I bet if you go to them in 45 days time and ask them what they're decision is on the matter, you'll get a "What Facebook password issue?" response - this is because middle managers, being bereft of backbones, are incapable of just saying "Yep, I fucked up, it was a crap idea and sorry for causing such hassle."

...being used consistently and appropriately... (1)

eggsurplus (631231) | more than 3 years ago | (#35292364)

I'll make it easy. It's never appropriate to ask and expect a username and password from anyone. It doesn't take 45 days to figure that out. OK, maybe in the government it might. Better make the review process 180 days instead and create a committee dedicated to this issue.

Why? (1)

Gunkerty Jeb (1950964) | more than 3 years ago | (#35292366)

What legitimate reason could an organization have for needing this information? As in, they say: "Would you voluntarily give us your Facebook username and password?" I say (because I am a man, not a sheep): "Why?"

Not a problem! (0)

Anonymous Coward | more than 3 years ago | (#35292404)

Like I remember posting last time. Give them a facebook site to see. Gee, all my friends are 'meric luvin' God fearin' types who.... are all guards working for the department of corrections. 50 guards with a need for 50 friends have mutual aquaintences. Give them a site like to look at. Game them! Your private life is your business, not theirs. They can look at all of the pictures of your prison guard friends.

Yeah, right (2)

emt377 (610337) | more than 3 years ago | (#35292412)

They could have my user names and logins, but not my passwords or any other credentials. Just asking would pretty much make at least me turn around and walk out, likely rather annoyed at having wasted my time on such losers. Why don't they ask for my address book and business card files while at it? Can I have theirs?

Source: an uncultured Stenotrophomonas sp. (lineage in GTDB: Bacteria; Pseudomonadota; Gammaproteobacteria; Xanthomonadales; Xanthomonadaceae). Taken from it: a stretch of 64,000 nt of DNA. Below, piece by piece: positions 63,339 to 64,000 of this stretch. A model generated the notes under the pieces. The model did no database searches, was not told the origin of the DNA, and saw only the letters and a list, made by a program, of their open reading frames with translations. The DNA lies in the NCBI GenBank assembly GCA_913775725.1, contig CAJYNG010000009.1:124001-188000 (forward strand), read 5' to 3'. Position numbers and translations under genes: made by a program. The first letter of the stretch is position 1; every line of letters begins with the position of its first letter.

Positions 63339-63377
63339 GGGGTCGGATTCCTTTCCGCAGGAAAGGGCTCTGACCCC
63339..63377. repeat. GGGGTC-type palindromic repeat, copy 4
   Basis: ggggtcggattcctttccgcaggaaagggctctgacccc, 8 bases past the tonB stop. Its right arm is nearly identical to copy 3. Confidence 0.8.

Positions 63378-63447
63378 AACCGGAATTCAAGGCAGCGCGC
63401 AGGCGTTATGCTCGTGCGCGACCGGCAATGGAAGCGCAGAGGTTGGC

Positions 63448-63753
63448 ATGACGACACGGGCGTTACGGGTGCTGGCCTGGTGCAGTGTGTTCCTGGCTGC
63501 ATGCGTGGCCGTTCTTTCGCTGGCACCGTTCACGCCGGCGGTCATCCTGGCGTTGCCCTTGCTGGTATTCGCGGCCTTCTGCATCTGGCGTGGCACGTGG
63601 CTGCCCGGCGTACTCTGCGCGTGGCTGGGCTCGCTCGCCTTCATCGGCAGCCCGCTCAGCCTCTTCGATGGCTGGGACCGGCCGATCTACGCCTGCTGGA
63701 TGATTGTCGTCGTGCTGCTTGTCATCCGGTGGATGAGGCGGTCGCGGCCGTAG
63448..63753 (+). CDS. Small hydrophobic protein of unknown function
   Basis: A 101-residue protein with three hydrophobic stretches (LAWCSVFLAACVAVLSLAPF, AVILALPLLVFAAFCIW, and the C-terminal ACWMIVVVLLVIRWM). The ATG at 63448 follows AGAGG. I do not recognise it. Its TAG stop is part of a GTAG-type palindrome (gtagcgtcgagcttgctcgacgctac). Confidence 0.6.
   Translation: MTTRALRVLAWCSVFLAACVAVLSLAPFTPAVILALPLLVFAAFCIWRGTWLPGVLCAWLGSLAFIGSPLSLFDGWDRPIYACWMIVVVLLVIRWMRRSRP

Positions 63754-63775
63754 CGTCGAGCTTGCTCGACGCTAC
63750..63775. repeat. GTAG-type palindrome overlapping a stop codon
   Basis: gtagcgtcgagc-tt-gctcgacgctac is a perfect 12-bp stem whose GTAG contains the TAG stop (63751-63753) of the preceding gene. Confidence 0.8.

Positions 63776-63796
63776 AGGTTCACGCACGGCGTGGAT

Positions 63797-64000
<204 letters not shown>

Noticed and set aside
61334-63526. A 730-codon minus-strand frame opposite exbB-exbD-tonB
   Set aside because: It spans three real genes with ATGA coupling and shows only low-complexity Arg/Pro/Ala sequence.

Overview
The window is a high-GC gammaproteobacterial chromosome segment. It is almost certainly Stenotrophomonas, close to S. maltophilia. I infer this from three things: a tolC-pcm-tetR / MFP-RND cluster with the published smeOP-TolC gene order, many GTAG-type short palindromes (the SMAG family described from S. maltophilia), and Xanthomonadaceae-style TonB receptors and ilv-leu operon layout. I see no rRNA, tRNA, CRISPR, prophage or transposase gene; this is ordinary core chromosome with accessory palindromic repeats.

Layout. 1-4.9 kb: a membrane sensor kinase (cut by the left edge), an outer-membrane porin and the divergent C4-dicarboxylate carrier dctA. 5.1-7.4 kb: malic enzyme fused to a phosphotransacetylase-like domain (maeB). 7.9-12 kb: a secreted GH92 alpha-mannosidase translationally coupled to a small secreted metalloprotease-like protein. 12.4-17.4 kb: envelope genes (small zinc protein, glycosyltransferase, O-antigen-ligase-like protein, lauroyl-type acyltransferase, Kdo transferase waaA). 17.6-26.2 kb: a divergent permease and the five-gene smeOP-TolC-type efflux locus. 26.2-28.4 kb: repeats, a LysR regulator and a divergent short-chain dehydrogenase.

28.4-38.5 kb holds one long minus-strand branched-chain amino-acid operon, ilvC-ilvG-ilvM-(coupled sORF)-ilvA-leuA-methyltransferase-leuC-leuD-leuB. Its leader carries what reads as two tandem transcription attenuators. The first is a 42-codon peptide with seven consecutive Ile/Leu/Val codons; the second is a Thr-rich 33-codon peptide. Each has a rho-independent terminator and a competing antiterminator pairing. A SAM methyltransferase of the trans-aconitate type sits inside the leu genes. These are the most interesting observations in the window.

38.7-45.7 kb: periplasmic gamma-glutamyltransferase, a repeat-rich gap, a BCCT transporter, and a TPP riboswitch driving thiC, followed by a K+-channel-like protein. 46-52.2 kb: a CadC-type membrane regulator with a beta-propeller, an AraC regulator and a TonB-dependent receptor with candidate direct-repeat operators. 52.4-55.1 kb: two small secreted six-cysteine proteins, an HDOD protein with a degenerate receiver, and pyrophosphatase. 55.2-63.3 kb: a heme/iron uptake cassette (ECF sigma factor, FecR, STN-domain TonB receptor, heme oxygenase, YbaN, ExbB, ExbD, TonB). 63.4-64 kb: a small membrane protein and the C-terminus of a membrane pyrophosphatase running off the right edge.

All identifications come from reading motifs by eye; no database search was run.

Appropriately? (1)

Even on Slashdot FOE (1870208) | more than 3 years ago | (#35292448)

I am reasonably certain that what would be done in this case is to check everything you have ever done on Facebook. Also, all of those people should expect their security questions to have been changed just in case the passwords are changed someday.

Also, keeping the people working on this from fraping random people must be really hard, but they do it, right? Right?

I didn't think so either.

I wish I could tell you (4, Funny)

ThatsNotPudding (1045640) | more than 3 years ago | (#35292472)

Andy Dufresne unfriended the Sisters and they let him be, but I can't.

Re:I wish I could tell you (0)

Anonymous Coward | more than 3 years ago | (#35292564)

Oh I wish I was a commenter and had mod points to give you. A+ on your blending of "Rita Hayworth and the Shawshank Redemption" and Facebook terminology.

Now time for resignations (0)

Anonymous Coward | more than 3 years ago | (#35292520)

Whoever even considered this "practice" should be asked for their resignation or be fired. The whole thing is so blatantly a violation of rights that anybody who didn't realize that should not be working for the state.

that sounds familiar (2)

v1 (525388) | more than 3 years ago | (#35292534)

the department said requests for user names and passwords had been voluntary, and had not been taken into account when evaluating job applicants. Nonetheless, 'in light of these concerns raised by the ACLU and because this is a newly emerging area in the law, the department has suspended the process of asking for social media information for 45 days to review the procedure and to make sure it is being used consistently and appropriately.'"

"We're only asking about your religious preference because y'know, we're just *curious*. It has NOTHING to do with whether or not were going to hire you, really. So that's OK, right?"

Why expose yourself? (1)

kheldan (1460303) | more than 3 years ago | (#35292582)

Things like this are all the more reason to never use your real name on social networking sites, ever .

Re:Why expose yourself? (2)

Itesh (1901146) | more than 3 years ago | (#35292670)

"Things like this are all the more reason to never use social networking sites, ever."
Fixed that for you ;)

Re:Why expose yourself? (1)

Locke2005 (849178) | more than 3 years ago | (#35292852)